Its title might be one of the worst in the history of pulp fiction (which
is saying a lot) and, given that it has been out of print for nearly fifty
years, it wouldn’t be surprising if Of Tender Sin lived down to its name.
That said, the book is surprisingly good. Although it doesn’t achieve the
greatness of Goodis’s best book, Shoot the Piano Player, it is still one
of his better books and is an excellent example of existential post World
War Two noir fiction.
The plot concerns the relationship between Alvin Darby and his wife
Vivian. Darby is a true everyman who probably has the dullest job in the
world, as an assistant to an actuary, and his drab routine of a life
provides fertile ground for his paranoia and jealousy. Convinced that his
wife is having an affair, Darby embarks on a nocturnal search for her
lover, intent on killing him. Along the way, Darby develops an obsession
for the meaning of his memory of a blond-haired woman. The theme of the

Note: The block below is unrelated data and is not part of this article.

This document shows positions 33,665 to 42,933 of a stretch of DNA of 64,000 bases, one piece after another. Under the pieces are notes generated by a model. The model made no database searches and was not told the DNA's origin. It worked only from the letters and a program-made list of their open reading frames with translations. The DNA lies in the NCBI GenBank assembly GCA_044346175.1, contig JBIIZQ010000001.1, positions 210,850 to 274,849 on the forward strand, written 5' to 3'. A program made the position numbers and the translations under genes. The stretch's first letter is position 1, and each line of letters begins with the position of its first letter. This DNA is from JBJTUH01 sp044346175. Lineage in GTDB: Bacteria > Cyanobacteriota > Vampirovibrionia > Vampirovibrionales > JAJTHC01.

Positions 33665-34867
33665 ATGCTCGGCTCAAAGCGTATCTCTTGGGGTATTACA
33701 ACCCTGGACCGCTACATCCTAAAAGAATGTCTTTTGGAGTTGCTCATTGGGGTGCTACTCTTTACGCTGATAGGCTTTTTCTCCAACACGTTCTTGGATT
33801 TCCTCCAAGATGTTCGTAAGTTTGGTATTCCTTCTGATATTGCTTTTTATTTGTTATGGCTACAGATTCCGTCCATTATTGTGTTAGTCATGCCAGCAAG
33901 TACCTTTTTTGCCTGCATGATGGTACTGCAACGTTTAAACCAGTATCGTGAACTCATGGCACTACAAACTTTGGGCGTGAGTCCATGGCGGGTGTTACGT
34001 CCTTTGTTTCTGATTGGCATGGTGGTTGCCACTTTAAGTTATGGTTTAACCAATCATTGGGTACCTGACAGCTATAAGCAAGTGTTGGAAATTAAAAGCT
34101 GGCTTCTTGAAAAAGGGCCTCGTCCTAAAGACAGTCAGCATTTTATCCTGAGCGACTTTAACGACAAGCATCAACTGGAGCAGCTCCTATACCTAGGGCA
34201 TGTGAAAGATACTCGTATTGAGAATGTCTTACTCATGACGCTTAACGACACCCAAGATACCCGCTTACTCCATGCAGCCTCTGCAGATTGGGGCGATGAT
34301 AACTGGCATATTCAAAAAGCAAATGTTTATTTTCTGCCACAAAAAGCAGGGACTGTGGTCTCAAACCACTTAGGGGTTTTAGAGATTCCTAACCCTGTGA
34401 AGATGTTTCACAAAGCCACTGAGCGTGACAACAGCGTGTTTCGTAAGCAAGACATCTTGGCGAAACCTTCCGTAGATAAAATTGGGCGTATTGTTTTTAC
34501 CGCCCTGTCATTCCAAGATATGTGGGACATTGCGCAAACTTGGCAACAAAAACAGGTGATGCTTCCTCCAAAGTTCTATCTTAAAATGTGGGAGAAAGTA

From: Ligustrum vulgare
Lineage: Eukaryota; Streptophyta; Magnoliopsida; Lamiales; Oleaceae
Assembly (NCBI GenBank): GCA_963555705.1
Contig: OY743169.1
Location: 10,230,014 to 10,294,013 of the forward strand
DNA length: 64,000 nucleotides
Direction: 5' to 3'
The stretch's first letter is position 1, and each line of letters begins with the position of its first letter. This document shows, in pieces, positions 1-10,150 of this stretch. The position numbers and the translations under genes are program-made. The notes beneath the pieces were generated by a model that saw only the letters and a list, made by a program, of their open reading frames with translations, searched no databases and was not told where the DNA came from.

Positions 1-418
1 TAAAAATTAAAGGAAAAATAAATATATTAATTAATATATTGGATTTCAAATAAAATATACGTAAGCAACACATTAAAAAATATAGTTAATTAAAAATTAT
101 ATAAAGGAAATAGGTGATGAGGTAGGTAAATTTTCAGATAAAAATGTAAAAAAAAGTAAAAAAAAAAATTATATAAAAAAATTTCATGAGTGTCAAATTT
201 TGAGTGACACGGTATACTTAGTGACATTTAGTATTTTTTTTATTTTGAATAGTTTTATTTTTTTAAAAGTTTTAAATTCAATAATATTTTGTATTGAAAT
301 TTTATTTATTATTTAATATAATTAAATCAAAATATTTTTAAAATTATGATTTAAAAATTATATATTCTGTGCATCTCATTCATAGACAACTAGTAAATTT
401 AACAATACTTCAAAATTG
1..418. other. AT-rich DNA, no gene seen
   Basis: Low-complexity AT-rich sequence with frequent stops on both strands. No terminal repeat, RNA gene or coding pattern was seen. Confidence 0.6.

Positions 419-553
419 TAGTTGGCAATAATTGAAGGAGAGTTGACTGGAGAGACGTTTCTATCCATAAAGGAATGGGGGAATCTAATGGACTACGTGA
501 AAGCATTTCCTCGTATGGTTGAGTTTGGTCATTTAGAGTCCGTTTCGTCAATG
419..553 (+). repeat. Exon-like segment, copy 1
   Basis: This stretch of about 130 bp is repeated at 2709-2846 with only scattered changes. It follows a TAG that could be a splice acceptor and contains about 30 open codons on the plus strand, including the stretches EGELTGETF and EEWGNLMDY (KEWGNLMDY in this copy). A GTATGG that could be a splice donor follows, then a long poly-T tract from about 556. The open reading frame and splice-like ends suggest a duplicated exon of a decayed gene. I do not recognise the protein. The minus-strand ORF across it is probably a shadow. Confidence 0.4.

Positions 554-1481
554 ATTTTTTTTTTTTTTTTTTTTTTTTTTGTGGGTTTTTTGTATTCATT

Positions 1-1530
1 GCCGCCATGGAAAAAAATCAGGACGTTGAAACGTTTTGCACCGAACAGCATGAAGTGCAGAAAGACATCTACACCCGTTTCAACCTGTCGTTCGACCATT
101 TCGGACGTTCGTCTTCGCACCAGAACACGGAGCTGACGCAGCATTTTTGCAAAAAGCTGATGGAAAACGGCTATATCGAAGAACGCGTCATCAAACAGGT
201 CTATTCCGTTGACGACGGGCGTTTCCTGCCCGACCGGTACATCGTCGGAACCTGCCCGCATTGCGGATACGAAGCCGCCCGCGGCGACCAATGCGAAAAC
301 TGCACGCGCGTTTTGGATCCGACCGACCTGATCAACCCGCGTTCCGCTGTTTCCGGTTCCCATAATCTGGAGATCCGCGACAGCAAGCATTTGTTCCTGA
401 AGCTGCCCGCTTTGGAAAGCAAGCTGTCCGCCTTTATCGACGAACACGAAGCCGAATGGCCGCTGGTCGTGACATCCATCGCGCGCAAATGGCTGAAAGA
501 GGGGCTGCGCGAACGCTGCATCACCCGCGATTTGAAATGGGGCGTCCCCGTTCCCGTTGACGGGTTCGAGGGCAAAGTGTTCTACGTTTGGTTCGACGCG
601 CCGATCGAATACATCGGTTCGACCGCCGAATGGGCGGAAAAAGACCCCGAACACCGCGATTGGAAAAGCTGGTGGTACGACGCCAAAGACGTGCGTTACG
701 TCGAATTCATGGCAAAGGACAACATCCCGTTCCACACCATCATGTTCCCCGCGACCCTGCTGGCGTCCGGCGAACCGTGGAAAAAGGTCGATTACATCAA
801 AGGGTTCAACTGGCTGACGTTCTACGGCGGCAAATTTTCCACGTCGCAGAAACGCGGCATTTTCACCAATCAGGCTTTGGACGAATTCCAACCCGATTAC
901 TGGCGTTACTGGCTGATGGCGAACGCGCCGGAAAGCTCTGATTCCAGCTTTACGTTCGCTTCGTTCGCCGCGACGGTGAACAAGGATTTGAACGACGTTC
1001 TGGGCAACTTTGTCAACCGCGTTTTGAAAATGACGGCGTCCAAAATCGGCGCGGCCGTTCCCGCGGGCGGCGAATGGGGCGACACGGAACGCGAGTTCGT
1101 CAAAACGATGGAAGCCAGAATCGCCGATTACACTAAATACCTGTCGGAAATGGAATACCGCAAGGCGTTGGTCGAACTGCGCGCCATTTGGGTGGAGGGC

elusive blonde is reminiscent of other Goodis novels, most notably The
Blonde on the Street Corner. Other familiar Goodis images and themes
appear throughout the novel–the frigid snowy Philadelphia backdrop, the
loner searching for meaning in his life, the dark, bleak, hopeless
streets–but the book has its unique qualities as well. Considering that
the book was written in the early 1950s its frank depiction of drugs and
sexuality is startling. Several of the scenes almost seem contemporary in
style, which might explain why the book didn’t receive very much attention
when it was first published.
The novel does have its flaws. The first half is much better that the
second and, as Darby searches for the meaning of the memory of the
blond-haired woman, the narrative occasionally descends into overly
simplistic–dime store psychology. But the book has more plot than most
Goodis novels and is never dull. The title may still be bad, but it’s
highly worthy of its new shelf life.
Reviewed by Jason Starr